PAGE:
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Catholic Residential Services evolves to meet client needs

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Wednesday, April 14, 2010

By Mike Dyer

ARCHDIOCESE — The list of developments and new features that Catholic Residential Services has added over the past two years is truly overwhelming. What’s even more impressive is the fact that the agency continues to constantly evolve to meet the needs of its clients.

Catholic Residential Services is a much different agency than in the recent past, said Bob Kraft, president of the agency’s board of directors.

“Two years ago, it seemed as if we were living hand-to-mouth, with every broken faucet another crisis, and frankly, not very good communications with stakeholders, specifically the families of our clients,” explained Kraft, who has been on the board for about five years and has served as president since the beginning of 2009.
 

Catholic Residential Services
Catholic Residential Services clients and staff members enjoy a visit to Ripley Aquarium of the Smokies during a trip to Gatlinburg, Tenn. (Courtesy photo)

But those days are over.
 
More dedicated management, smarter use of resources, stronger commitment to the clients and better communication are just some of the factors that have led to a great deal of success recently, according to Kraft.

“We have a lot to celebrate,” he said. “But we also have a lot more we want to do.”
 
Downtown-based Catholic Residential Services is a non-profit agency dedicated to helping further the spiritual, moral, intellectual and physical development of people identified as being developmentally disabled.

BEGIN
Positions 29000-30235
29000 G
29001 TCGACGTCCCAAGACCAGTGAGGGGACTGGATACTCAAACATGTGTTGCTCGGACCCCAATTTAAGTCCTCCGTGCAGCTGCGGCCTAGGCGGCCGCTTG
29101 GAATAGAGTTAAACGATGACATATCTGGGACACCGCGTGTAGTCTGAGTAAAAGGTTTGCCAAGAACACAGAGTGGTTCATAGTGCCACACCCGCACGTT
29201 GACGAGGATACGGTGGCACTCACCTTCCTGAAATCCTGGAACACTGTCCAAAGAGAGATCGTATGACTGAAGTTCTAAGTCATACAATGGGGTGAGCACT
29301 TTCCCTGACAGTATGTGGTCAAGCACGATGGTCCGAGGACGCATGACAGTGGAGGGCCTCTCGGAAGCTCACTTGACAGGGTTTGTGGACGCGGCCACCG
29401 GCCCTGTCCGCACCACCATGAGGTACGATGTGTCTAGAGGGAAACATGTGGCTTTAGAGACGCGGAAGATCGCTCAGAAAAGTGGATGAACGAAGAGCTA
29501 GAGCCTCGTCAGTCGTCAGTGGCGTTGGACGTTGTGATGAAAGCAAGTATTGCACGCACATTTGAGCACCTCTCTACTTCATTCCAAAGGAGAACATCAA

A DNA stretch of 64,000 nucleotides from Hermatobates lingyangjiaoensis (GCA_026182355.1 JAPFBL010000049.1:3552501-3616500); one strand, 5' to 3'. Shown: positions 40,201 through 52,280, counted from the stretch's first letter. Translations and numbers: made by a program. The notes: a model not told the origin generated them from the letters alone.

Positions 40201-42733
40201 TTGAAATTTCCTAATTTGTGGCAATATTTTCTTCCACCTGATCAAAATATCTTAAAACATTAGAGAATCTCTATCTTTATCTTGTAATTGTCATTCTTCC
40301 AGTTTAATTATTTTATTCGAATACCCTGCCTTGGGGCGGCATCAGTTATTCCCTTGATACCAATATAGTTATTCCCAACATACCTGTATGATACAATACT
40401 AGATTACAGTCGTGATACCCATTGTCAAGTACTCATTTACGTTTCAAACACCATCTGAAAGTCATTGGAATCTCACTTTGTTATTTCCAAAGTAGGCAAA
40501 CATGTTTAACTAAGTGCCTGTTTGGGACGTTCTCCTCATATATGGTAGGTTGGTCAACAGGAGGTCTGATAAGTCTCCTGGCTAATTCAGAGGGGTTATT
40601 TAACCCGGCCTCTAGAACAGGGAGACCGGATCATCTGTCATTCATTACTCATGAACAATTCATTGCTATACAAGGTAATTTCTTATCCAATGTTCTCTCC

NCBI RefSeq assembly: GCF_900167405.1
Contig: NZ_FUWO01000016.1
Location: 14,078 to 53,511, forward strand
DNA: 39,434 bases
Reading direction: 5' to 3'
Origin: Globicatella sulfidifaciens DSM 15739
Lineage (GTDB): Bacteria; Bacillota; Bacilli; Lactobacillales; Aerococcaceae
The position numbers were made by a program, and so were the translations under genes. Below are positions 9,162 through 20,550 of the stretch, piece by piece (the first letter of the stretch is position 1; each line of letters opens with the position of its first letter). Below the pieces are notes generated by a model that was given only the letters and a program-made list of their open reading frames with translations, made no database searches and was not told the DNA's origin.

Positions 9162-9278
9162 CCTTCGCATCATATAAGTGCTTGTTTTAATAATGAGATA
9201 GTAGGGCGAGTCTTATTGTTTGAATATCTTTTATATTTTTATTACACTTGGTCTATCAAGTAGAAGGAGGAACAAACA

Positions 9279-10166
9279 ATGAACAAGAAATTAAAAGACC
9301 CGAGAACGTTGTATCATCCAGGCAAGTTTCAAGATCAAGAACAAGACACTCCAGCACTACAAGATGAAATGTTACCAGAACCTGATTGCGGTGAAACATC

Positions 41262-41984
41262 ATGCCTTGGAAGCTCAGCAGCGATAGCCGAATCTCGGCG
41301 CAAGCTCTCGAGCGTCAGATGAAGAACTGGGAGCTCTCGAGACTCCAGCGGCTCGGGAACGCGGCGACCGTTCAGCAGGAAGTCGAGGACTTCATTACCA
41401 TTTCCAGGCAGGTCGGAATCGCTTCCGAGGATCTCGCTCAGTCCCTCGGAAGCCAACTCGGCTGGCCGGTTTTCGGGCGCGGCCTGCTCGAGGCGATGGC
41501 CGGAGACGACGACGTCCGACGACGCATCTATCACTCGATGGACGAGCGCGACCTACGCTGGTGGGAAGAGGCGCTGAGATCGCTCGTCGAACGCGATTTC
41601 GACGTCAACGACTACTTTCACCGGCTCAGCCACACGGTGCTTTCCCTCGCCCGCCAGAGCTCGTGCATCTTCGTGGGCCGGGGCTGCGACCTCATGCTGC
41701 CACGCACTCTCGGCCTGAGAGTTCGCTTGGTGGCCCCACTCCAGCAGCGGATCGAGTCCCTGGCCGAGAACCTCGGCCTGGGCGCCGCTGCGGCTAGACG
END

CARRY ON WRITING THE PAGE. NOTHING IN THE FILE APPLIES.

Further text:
The agency provides its clients with living arrangements and services and helps them to achieve a maximum level of independence within the Cincinnati community. It has been providing residential support and services for individuals since 1992.
 
Kraft gives a significant amount of credit to the recent efforts of Peggy Fryer and Amy Linz, both of whom are co-executive directors of the agency and also sisters-in-law. Since being hired in August 2008, Fryer and Linz have helped to spearhead several projects geared toward helping clients become more involved in the community.
 
“I would say with everything we do we look to see if that really is going to benefit the client,” said Fryer, who along with Linz, is a member of Guardian Angels Parish in Mt. Washington. “Our focus is certainly client-centered.”

In addition to adults, the agency also provides services to school-age children living with their families, as well as teenagers transitioning out of high school. Fryer said that in mid-March the agency served 38 individuals total. “Our emphasis is certainly not on quantity, but quality,” Fryer said.
 
That quality of living has definitely been a focus the past two years. Fryer said the agency lives out the call of the Gospel and emphasizes that every individual is equal under the eyes of God.
 
This faith-filled attitude is also evident in other areas, including how the agency helped move eight men into newer homes in Evendale and Cheviot. It also personalized each individual’s living space through grants from the Foundation for the Challenged.